An attempt to make a financial donation to honour a recently departed member of a local cannabis advocacy group has been rejected and will not benefit the cancer centre where he received his treatment.

To pay tribute to the life of 65-year-old Rick Beaver who died in November of esophageal cancer, his fellow members in the Calgary Cannabis Club held a fundraiser in December and collected funds to donate on Beaver’s behalf.

“The amount of people he reached was phenomenal,” said Colin Scott, chairman of the Calgary Cannabis Club board and a friend of Rick’s for nearly two years.  “It was really sad to see him go.”

“When we heard of Rick’s passing we felt we needed to do something as a community,” said Gordon Hayes, the club’s director of events and fundraising. “We needed to provide a memorial service (to) allow our members a chance to grieve for Rick, and it also provided us with a tremendous fundraising opportunity.”

After raising $6,000, the group approached the Alberta Cancer Foundation with their plans to donate the funds to the Tom Baker Cancer Centre on behalf of the ‘strong advocate for medical marijuana’ but were informed that the donation would not be accepted due to the club’s ties to cannabis.

“I was shocked,” recalled Hayes. “These places are always talking about how they’re short on funding and they need these sort of things. To offer that sort of money and to be refused on the basis of a word in our company’s name is ridiculous.”

Scott says he was angered by the rejection of the donation. “This is $6,000 out of a community’s pocket that we’re trying to donate to you guys and you guys don’t want it? That makes no sense to me.”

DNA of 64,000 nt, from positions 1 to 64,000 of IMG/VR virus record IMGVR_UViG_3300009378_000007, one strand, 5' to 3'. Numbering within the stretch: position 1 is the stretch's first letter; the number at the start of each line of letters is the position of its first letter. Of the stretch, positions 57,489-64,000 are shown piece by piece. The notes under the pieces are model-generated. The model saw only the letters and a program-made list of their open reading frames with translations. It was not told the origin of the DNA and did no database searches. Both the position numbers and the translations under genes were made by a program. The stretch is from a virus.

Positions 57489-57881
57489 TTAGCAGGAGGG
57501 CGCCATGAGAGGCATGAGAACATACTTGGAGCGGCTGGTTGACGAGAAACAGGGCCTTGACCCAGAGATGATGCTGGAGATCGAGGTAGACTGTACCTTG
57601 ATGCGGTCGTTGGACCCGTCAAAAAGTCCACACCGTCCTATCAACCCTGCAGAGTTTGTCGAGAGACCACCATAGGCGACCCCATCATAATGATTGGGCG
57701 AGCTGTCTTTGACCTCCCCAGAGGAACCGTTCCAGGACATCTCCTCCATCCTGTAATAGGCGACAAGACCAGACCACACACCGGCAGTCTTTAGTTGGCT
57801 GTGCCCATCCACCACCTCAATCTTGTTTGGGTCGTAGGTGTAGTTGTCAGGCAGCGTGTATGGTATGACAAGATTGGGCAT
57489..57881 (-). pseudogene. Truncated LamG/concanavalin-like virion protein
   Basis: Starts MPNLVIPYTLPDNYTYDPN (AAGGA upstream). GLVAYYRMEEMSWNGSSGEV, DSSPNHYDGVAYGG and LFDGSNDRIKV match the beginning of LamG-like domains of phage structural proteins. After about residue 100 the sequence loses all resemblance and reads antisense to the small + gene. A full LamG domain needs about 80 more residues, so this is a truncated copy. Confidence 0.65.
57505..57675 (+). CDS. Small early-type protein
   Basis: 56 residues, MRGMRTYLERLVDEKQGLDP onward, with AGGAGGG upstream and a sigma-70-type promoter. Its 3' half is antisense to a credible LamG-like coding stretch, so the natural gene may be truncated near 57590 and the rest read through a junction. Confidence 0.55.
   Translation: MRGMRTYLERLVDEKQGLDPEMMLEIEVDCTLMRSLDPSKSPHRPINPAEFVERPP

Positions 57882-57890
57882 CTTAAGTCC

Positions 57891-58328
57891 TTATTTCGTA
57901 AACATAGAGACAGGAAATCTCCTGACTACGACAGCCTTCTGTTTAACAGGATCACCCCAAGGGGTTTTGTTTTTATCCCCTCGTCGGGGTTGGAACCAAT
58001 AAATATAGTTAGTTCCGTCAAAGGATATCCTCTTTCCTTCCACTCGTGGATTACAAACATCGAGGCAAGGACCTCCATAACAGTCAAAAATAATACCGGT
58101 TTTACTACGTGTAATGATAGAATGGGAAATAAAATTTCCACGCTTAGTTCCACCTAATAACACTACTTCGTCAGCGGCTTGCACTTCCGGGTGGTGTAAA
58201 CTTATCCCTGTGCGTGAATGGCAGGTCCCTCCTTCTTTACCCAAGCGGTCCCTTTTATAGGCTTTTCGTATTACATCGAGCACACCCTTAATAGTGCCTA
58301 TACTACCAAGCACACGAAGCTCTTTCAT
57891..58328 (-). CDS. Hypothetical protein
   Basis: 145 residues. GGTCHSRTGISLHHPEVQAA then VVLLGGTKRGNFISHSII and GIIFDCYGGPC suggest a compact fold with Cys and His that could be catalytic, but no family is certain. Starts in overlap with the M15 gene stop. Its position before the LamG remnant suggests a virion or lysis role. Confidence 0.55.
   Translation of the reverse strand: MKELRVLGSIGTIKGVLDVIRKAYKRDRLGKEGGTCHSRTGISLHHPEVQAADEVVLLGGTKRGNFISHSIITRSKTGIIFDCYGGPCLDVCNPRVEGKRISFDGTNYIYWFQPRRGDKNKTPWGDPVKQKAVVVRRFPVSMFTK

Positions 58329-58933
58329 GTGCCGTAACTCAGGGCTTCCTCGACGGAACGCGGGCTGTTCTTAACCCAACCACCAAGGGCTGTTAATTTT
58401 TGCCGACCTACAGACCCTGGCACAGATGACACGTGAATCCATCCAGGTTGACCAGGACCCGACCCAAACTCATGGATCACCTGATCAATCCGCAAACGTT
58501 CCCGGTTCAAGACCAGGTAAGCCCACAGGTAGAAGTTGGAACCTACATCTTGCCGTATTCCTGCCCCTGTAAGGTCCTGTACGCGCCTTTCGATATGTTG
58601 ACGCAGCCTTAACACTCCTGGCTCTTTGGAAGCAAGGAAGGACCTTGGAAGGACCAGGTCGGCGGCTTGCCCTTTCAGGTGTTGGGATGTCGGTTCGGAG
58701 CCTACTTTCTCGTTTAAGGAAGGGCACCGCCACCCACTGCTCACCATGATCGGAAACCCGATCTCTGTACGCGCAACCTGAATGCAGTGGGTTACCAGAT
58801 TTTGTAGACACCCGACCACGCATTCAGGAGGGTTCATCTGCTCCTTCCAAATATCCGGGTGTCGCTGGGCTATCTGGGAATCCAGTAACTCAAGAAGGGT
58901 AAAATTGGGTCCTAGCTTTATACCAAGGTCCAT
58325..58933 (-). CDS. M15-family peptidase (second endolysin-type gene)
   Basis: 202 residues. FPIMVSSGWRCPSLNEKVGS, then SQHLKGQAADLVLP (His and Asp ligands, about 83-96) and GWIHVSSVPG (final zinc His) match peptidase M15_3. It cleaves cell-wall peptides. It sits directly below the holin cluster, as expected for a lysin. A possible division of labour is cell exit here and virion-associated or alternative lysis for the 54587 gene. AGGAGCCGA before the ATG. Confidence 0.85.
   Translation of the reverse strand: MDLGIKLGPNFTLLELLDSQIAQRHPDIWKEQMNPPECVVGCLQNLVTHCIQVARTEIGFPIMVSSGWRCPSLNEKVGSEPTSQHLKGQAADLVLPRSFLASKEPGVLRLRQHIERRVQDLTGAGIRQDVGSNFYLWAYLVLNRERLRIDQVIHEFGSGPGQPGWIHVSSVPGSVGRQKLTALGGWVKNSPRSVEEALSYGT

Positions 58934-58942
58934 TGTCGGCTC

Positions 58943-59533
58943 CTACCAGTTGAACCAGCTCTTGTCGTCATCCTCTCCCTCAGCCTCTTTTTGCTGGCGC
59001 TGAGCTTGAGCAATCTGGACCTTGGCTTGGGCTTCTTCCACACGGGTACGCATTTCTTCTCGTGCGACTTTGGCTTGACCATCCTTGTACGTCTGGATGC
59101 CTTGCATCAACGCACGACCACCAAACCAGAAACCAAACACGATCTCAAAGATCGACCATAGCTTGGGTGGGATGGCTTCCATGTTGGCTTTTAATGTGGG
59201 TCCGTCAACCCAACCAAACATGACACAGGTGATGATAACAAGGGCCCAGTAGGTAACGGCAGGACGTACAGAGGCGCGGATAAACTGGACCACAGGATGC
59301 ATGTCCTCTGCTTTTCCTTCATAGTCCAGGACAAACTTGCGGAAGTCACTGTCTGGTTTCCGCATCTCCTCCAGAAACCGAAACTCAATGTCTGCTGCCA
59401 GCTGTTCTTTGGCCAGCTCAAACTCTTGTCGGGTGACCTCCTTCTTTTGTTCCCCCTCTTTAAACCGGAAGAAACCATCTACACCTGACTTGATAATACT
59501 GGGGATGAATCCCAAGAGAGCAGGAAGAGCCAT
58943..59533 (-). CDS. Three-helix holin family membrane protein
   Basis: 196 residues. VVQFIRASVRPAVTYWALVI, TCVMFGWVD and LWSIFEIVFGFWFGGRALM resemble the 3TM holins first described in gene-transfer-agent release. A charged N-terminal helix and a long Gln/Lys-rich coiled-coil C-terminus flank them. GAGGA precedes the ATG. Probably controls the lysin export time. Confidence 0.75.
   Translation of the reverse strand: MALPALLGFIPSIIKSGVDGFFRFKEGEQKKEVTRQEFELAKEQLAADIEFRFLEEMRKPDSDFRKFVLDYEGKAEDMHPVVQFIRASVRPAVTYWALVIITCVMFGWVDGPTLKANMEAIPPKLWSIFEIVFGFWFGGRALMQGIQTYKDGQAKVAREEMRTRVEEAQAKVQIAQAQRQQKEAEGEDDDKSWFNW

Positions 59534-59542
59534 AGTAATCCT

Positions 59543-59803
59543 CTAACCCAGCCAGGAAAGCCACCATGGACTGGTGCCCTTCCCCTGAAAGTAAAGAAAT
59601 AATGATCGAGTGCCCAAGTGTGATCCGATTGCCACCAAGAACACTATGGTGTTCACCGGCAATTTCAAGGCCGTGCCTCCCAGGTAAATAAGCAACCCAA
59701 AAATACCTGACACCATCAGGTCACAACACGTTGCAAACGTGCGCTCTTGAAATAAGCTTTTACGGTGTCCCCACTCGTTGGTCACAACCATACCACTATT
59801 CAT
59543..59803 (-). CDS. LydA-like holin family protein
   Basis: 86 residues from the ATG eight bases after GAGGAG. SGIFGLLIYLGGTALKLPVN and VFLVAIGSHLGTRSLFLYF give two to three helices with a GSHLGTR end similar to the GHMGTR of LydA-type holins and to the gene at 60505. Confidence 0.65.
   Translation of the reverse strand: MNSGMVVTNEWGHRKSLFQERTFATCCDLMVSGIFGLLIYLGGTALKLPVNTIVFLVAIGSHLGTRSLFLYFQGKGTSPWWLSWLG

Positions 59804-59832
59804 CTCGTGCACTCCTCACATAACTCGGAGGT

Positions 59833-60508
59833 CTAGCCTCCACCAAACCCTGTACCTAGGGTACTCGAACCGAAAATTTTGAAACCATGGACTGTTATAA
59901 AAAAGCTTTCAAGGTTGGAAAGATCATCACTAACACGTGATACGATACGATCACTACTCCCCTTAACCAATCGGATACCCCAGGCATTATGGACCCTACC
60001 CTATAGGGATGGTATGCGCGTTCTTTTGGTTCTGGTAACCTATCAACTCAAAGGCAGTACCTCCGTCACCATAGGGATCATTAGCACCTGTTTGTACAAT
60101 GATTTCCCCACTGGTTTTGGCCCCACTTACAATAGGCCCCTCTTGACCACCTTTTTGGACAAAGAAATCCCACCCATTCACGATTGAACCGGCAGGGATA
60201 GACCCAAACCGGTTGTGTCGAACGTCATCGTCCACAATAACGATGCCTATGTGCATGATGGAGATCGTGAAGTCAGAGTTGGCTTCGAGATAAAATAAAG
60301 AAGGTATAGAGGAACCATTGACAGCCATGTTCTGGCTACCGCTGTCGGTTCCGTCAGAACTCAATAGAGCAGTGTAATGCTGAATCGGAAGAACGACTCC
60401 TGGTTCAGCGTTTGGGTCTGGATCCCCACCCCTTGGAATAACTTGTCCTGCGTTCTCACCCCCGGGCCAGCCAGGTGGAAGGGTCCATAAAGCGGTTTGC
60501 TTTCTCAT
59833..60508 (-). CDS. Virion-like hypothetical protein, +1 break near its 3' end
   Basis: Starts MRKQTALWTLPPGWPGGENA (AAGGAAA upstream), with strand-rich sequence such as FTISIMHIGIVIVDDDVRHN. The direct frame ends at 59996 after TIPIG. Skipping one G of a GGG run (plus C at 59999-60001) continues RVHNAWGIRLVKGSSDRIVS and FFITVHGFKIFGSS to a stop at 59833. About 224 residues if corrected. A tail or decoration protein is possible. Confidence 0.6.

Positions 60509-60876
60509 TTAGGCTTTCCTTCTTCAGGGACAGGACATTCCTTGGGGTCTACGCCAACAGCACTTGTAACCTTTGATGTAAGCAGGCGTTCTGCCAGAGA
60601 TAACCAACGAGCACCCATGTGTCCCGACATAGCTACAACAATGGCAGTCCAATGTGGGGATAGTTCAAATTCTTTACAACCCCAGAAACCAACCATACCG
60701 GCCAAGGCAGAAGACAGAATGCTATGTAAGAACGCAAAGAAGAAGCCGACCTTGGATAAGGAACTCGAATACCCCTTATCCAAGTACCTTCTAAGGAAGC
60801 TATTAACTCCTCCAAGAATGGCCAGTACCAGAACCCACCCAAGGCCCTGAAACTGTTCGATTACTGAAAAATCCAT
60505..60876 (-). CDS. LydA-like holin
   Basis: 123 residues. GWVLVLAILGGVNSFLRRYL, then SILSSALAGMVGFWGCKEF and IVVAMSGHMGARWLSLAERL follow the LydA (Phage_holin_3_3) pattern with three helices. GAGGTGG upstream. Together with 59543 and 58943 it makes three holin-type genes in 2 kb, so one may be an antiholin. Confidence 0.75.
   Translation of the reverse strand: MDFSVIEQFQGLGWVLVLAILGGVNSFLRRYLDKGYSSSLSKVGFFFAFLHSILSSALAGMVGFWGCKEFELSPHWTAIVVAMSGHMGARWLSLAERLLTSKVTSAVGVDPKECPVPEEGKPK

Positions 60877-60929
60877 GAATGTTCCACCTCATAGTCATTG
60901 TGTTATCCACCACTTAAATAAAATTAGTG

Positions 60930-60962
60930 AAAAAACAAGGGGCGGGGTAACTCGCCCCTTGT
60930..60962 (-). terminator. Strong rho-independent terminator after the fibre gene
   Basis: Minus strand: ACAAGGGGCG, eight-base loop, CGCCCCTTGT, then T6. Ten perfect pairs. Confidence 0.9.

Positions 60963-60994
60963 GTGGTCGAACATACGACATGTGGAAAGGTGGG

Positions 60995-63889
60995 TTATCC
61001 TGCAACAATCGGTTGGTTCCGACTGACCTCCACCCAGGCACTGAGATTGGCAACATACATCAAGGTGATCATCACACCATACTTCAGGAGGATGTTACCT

Theresa Radwell, Alberta Cancer Foundation’s vice-president of program investment, says the cannabis club’s donation presented unique challenges given the recent legalization of marijuana and the fact the group wanted to have an event where the donation was presented to the Tom Baker Cancer Centre.

“At this point in time, the rules surrounding the change in legislation and how we can accept donations and what kind of donations we can accept are unclear,” explained Radwell. “As an organization, we are, with some urgency, looking into what those rules are and how that governs so we are in a better situation when an organization such as this comes forward.”

“We really appreciate the opportunity to work with organizations like this and we’re sorry that we didn’t have a policy clearly in place. “

Calgary Cannabis Club officials says they continue to hold the funds they collected and they are exploring other opportunities to donate the money on Rick’s behalf.

With files from CTV’s Brenna Rose